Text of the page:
Benches are always useful around the house. Whether they're used to seat an extra guest at dinner, claimed by the cat to stare out the window, or used to hold your important papers until sorted, this bench is a great design that is simple and elegant. Our sturdy Shaker design will seat two, fit any decor with your design inspiration, and look great. It's built to last using wedged mortise and tenon joints too. It's a cool project with some great joinery and the opportunity to detail it the way you like. You'll be proud to say you made it.
Class begins with drawings and joinery lay-out. Learn how to plan for a project as we sketch our bench with joints and design details. Next we'll start to cut our mortise and tenons using several different methods for cutting through mortises. Learn how to hand chop mortises, drill them on the drill press, and use a router for through mortising. There is a ton of information to be gained here and this class will help you on this path.
Once our mortises are cut, then we will learn the best ways for cutting tenons: by hand and saw, on the router table, or band saw. Get your fine tuning made with a shoulder plane and discover how to get a great fit. Before gluing we will do our shaping of the ends and stretcher. Learn band saw, spoke shave, and filing methods to cut in your ideas. After the lower assembly, we will mark out and cut our through mortises through the seat. Final glue up includes adding wedges for our through tenons.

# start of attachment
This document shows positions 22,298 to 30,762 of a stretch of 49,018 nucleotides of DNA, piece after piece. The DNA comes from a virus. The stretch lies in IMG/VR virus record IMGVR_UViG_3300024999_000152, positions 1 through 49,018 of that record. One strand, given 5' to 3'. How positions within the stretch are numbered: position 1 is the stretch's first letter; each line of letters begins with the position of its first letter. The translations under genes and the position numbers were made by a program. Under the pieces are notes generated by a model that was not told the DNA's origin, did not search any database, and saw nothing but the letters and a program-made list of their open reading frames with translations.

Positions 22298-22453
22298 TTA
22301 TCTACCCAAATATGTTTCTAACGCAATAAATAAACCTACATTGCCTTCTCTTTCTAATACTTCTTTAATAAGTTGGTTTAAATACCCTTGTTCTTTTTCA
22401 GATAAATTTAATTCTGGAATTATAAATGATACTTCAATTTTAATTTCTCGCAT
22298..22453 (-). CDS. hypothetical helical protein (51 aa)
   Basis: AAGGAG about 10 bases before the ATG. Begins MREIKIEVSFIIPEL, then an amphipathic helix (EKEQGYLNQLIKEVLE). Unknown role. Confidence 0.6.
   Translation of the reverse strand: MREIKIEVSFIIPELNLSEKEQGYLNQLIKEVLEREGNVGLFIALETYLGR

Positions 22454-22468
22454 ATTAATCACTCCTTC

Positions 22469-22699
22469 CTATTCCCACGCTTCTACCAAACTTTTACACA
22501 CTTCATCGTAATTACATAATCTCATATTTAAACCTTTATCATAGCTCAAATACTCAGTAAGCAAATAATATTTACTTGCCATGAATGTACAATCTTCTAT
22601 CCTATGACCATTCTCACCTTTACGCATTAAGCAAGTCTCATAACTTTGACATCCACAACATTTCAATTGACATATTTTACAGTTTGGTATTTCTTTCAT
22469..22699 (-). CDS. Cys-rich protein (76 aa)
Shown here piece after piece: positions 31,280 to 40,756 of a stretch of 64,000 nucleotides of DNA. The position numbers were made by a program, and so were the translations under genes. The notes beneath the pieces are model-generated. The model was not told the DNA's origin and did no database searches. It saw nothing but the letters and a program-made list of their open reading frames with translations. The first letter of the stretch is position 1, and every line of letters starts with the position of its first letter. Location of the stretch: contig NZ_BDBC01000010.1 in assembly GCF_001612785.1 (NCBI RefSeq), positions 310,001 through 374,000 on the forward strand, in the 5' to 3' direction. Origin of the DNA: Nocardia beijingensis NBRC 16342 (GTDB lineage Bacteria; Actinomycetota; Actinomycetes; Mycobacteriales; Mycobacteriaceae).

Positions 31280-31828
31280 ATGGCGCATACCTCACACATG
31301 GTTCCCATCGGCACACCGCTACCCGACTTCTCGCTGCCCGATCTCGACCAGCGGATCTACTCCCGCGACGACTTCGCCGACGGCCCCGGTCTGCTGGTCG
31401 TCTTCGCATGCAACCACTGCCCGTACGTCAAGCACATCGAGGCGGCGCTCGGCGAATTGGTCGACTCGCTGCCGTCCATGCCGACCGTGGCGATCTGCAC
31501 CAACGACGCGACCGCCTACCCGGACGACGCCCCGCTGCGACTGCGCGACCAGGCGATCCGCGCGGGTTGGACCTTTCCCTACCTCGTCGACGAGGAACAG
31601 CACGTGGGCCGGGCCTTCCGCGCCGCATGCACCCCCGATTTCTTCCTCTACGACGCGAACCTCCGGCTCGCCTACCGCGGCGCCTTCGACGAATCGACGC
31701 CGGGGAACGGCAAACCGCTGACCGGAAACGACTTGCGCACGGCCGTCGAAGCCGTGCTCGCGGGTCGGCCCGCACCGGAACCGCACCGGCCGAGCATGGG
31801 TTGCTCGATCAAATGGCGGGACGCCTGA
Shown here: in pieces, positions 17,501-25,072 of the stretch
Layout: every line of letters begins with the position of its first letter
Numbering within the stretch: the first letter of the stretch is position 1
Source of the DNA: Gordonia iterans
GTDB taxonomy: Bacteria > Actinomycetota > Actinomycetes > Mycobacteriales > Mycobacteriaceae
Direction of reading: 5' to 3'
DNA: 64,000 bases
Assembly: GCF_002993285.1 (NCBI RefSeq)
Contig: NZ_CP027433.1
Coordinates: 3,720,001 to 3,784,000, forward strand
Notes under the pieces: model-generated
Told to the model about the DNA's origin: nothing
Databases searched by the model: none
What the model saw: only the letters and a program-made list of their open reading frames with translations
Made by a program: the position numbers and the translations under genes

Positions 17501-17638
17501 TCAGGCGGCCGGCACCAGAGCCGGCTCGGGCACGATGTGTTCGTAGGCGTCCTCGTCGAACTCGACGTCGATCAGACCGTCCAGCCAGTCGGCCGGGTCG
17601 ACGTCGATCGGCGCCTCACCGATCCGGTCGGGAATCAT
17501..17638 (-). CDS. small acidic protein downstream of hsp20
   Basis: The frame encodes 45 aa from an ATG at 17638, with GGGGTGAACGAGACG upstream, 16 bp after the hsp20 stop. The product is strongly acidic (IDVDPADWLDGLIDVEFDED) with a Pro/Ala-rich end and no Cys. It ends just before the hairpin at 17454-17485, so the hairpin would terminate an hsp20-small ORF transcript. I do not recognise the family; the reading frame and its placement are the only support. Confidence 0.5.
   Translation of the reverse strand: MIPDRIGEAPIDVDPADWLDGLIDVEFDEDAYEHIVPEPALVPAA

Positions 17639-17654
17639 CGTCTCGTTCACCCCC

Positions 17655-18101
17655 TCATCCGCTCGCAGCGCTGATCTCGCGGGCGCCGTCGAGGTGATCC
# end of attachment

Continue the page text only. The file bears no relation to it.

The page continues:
This class will push your woodworking to new levels as you discover the array of tools possible to use in this very simple construction. But you'll discover new methods, refine old ones, and walk away with a great project for your home, study, or office.
Furniture by Peter Stevens
Peter Stevens has worked mostly as a mechanical engineer and math and engineering teacher but has always held a passion for woodworking and furniture. He joined the Mastery Program in 2005 which was a wonderful opportunity to learn and to push himself both technically and as a designer. After graduating from the Mastery Program, though tempted to pursue a path as a furniture and cabinet maker, he remained a professional engineer and amateur woodworker. But of late he is working to flip that around and is devoting more of his energies to making furniture and honing his woodworking skills. For his own woodworking he is trying to be a bit more spontaneous and to work more with hand tools, not so much for the challenge though a challenge it certainly is, but for the resulting feel and look of the finished piece, and the process - it's just more fun. "I am really excited to be back in The Studio and teaching again."